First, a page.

I have both the 35 1.8G and the 50 1.4D. I find that I reach for the 35 more for the reasons Corey mentioned although I get excellent shots with both lenses. The reviews suggest that the the new 50G produces better color and contrast than the D lenses, so that might change the ratio some, but there's no doubt that 35mm gives a broader field of view (FOV) than 50mm on DX (and FX) cameras.
Do note that Corey's explanation is a simplification. The characteristics of a lens do not change between DX and FX. The only thing that changes is the portion of the lens used. The DX uses just the center portion of a lens designed for full frame (FX) cameras, whereas the FX uses the entire lens. If you put a DX lens such as the 35G onto an FX (full frame) camera, a shot at F/1.8 will show a huge dark area (vignetting) around the shot.
The implications are that the 35G is not a "normal-range" lens. It simply provides a normal-range FOV. The 35G is a (slightly) wide angle lens that tends to exaggerate features that are closer to the lens. Most noticeably, portrait shots tend to be less flattering making noses appear bigger than our eyes see them (and ears can appear smaller). The effect is readily apparent in ultra-wide shots--take a shot of someone at 18mm with your kit lens with just their head filling the frame--, but is still noticeable at 35mm. This reason is why most professionals use 85mm-150mm for portrait shots.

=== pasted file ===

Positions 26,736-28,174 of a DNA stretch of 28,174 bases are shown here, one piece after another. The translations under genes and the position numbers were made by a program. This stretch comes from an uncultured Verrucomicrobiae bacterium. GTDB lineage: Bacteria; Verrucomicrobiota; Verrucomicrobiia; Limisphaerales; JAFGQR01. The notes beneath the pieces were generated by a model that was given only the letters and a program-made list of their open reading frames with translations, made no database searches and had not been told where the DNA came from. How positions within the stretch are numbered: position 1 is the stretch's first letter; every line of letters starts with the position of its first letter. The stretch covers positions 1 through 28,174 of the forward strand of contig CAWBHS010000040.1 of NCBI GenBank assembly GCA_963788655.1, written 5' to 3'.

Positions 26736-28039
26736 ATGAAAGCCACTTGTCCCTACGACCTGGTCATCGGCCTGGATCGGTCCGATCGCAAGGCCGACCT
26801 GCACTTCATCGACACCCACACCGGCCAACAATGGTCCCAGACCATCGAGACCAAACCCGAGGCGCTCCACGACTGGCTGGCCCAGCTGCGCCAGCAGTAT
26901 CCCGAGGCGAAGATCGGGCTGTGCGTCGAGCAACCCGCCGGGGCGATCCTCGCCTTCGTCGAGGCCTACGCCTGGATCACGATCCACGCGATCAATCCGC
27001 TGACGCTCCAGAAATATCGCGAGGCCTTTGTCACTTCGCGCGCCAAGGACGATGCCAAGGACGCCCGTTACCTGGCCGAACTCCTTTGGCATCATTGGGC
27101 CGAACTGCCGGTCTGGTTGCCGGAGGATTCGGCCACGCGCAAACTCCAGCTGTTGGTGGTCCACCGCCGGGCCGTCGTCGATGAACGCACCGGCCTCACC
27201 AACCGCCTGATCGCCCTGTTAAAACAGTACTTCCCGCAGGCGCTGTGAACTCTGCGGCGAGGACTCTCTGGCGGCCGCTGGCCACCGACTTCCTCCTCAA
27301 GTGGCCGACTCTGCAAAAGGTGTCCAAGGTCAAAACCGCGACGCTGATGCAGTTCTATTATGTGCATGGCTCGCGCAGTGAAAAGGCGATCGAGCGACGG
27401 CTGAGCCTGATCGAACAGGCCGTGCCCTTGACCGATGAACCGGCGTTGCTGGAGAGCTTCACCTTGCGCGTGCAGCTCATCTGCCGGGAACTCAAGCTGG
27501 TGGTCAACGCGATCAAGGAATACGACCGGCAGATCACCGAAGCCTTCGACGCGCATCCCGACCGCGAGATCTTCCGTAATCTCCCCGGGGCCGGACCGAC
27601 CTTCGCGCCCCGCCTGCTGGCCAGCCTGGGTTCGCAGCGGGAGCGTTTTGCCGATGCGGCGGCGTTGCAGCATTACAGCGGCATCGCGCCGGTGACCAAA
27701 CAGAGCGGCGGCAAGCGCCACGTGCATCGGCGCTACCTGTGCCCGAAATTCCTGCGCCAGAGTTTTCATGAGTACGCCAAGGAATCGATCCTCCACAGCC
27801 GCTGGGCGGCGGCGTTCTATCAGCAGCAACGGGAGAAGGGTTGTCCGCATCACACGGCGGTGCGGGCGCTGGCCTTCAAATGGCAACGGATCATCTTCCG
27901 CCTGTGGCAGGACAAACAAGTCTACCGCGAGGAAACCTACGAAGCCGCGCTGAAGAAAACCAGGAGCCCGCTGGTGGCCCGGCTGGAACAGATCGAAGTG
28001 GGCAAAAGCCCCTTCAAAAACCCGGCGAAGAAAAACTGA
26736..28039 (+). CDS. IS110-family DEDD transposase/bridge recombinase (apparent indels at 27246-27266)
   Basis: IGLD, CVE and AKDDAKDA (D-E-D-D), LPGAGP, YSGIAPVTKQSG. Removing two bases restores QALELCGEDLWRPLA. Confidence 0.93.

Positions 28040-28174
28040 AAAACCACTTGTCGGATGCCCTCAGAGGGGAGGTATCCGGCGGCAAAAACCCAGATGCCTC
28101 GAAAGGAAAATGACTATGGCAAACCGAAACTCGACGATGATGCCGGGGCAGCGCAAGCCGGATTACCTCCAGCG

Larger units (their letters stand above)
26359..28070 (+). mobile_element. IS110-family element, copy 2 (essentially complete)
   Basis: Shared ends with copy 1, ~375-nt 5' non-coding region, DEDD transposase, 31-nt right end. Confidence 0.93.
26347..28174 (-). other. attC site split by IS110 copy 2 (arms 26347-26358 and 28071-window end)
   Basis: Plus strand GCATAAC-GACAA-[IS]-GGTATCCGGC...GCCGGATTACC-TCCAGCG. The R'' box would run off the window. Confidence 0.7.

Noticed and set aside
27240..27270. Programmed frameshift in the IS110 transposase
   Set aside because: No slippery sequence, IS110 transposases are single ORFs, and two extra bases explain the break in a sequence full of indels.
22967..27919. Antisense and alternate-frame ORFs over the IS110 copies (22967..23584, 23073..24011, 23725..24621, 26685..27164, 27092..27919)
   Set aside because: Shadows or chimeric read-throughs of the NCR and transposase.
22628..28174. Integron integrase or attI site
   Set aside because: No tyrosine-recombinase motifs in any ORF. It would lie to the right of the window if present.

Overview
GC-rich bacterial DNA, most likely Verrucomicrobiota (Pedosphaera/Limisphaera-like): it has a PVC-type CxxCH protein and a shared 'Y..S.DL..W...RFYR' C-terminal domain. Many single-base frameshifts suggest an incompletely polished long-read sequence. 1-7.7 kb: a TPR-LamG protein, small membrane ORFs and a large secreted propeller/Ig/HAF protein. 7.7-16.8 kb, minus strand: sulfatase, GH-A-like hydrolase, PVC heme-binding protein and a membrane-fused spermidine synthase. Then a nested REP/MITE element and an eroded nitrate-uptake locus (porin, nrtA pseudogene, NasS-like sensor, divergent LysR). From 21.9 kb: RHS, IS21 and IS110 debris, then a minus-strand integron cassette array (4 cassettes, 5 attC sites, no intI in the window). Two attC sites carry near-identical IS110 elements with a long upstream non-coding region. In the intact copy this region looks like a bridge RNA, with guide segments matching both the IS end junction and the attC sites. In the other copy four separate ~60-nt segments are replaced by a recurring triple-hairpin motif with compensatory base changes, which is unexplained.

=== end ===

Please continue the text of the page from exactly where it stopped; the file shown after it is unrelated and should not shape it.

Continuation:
Note that the "big nose" effect is not huge at 35mm; and it is just a bit better at 50mm. However, discriminating photographers do notice it.
Gatorowl: Any lens that "provides a normal-range FOV" *is* a "normal" lens for that particular format. That's all "normal" means, a lens that produces a normal field of view for the format.
On a DX camera like the D3100, a 35mm lens is equal in field of view to about a 53mm lens on a full-frame camera, i.e. one in which the sensor is the same size as a full frame from a 35mm film camera. That has traditionally been considered about "normal" for 35mm SLRs, which usually came with a 50 or 55mm lens. The idea of "normal" however is highly arbitrary, and the exact focal length is not at all critical. On most other formats in fact a slightly wider angle was regarded as "normal."
Most people will like the 35mm lens for all-purpose use on the D3100 or any other DX camera. The 50mm lens (equivalent to 75mm lens on a full-frame camera) most users would find a little tight for all-around use, yet probably not tight enough to be ideal for portraiture. As you say, most professionals prefer a lens of 85mm or longer for portraiture -- mostly longer, and that's with full frame cameras, not DX cameras. So on a DX camera the 50mm is a slightly awkward focal length, too long for all-around use but not quite long enough for portraiture.
The D3100 owner who's looking for a fast, fixed focal length "normal" lens will almost certainly be best served by the 35mm f/1.8G, which you yourself prefer. It does not produce a wide angle at all on that camera.
I think that we are talking around each other and don't disagree about any substantive facts. Your point is about semantics. My point is about the optical characteristics of the lenses, the physics of shooting with different glass on cameras with different sensor sizes.